More positively writing this piece has given me a good excuse to share the footage of that amazing goal from last season (any excuse quite frankly): -

Ok – since Lanzini has come back from injury we’ve started to see far, far less of this turgid, agricultural style employed. Count our lucky stars that the ‘Jewel’ has returned but I still wonder why the temptation has been to use such tactics. Is it really because there’s a unit to get on the end of the high, lofted balls? The team really should have far more confidence than that. Seldom should a team play that way just because a Peter Crouch or Andy Carroll are in the side. There’s far more to their game than that and teams of professional footballers should not be influenced to play that way. They’re not the only ones either. Zlatan Ibrahimovic is another technically excellent player as the following goal, which I rate as one of the best ever, demonstrates : -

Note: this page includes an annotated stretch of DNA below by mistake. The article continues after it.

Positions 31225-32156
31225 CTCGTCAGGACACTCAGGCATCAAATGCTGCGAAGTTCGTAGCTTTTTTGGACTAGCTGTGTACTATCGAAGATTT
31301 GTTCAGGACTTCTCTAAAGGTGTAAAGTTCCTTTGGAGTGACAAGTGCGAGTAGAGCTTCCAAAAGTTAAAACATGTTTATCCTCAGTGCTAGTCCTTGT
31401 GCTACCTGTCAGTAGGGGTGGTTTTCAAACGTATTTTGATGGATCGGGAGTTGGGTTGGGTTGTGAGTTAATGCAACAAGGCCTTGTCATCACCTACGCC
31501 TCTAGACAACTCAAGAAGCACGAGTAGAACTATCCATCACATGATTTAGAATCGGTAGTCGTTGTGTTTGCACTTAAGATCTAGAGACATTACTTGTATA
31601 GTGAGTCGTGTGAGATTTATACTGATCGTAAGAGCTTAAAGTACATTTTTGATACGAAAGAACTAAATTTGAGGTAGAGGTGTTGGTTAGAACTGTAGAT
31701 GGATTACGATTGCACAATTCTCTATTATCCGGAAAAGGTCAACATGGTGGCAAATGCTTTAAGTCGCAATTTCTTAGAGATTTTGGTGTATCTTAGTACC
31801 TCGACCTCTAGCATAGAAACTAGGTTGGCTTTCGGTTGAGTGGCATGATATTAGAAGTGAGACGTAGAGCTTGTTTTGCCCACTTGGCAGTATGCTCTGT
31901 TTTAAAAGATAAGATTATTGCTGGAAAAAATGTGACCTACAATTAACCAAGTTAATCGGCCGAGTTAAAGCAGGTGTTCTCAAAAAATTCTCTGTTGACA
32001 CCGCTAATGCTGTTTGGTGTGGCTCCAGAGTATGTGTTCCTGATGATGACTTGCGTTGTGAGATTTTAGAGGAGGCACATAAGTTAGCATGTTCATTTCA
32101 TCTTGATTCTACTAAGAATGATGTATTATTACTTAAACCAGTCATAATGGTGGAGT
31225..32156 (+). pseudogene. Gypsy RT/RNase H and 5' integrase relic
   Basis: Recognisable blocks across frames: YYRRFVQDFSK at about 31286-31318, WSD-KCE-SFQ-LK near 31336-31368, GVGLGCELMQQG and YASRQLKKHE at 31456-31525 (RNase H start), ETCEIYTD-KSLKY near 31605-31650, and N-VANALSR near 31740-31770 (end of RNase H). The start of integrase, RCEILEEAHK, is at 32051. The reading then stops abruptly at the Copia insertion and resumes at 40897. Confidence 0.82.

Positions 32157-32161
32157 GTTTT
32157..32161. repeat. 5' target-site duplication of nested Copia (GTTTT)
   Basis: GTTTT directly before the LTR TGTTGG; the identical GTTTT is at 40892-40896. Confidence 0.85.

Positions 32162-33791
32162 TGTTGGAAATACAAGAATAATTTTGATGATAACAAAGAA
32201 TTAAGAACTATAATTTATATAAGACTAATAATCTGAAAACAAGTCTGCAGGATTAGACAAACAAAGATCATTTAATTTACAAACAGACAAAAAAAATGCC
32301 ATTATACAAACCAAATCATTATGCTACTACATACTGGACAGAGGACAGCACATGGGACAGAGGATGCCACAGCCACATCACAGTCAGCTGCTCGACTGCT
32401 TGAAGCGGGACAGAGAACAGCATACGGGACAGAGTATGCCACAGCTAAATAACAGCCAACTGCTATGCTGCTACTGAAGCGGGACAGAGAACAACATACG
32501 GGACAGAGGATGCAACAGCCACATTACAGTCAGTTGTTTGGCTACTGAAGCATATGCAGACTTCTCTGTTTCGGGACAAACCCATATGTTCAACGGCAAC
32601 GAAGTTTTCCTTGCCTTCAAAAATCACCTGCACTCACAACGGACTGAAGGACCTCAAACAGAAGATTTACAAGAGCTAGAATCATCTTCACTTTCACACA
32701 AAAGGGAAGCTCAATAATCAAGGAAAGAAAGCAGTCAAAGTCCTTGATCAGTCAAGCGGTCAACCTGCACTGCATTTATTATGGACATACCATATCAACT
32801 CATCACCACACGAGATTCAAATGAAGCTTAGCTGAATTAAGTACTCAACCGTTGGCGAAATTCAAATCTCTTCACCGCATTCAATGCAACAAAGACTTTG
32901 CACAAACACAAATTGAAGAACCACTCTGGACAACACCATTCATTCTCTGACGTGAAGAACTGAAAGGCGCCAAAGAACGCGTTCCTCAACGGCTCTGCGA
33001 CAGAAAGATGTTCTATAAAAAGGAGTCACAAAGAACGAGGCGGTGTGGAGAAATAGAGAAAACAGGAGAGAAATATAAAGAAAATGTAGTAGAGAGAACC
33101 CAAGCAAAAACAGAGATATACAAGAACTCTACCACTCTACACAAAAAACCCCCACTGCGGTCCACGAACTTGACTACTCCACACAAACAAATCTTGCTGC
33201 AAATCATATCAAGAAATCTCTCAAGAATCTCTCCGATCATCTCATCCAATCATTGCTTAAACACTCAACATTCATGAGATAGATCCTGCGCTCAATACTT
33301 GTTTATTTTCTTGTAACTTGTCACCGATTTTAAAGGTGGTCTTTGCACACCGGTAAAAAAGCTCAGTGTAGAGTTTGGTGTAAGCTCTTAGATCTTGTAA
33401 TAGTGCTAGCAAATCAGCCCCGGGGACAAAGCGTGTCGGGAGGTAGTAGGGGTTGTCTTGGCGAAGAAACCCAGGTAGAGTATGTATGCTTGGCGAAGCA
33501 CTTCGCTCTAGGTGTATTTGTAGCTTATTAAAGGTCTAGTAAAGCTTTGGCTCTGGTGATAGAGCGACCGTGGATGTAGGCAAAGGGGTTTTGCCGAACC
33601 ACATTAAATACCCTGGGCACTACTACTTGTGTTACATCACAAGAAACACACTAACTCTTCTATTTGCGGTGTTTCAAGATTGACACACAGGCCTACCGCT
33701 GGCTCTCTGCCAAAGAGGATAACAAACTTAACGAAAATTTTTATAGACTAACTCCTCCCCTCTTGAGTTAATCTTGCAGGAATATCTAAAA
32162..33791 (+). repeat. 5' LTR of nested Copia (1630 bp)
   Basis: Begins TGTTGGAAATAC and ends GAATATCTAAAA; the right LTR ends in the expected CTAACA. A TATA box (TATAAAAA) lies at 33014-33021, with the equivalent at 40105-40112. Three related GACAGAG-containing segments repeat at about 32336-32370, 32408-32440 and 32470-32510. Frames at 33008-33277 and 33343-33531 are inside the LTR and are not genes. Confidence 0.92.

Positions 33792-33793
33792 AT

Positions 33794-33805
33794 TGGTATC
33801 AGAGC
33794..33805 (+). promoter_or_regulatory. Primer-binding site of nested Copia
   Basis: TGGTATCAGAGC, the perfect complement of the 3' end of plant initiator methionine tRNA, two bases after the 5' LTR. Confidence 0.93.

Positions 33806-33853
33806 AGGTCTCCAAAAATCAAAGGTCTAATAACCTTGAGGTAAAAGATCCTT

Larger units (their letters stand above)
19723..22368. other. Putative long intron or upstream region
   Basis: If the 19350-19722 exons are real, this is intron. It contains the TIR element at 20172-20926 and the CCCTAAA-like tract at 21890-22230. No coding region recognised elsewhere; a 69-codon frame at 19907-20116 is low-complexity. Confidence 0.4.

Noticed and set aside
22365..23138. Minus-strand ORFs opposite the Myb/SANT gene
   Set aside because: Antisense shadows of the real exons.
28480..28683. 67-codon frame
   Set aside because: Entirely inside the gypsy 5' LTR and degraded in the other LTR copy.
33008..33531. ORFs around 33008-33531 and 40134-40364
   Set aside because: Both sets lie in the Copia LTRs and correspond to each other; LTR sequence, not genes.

I know much of the conversation, this week, has been around the pony-tailed one in Claret & Blue however i think this gives a slightly different slant on an old theory. Long range bombardment really doesn’t have to be the way to play, or even get the most from, the likes of Mr Carroll.

COYI! West Ham 4 The Cup!

Match Report

Shocking, Awful, Worrying, And Much More Besides...

OK, get it off your chests.

I’m not going to write any more as I now have to drive to Norfolk for three hours. Three hours to mull over this shambles of a performance.

Bilic out? I do wonder whether he really has lost the dressing room.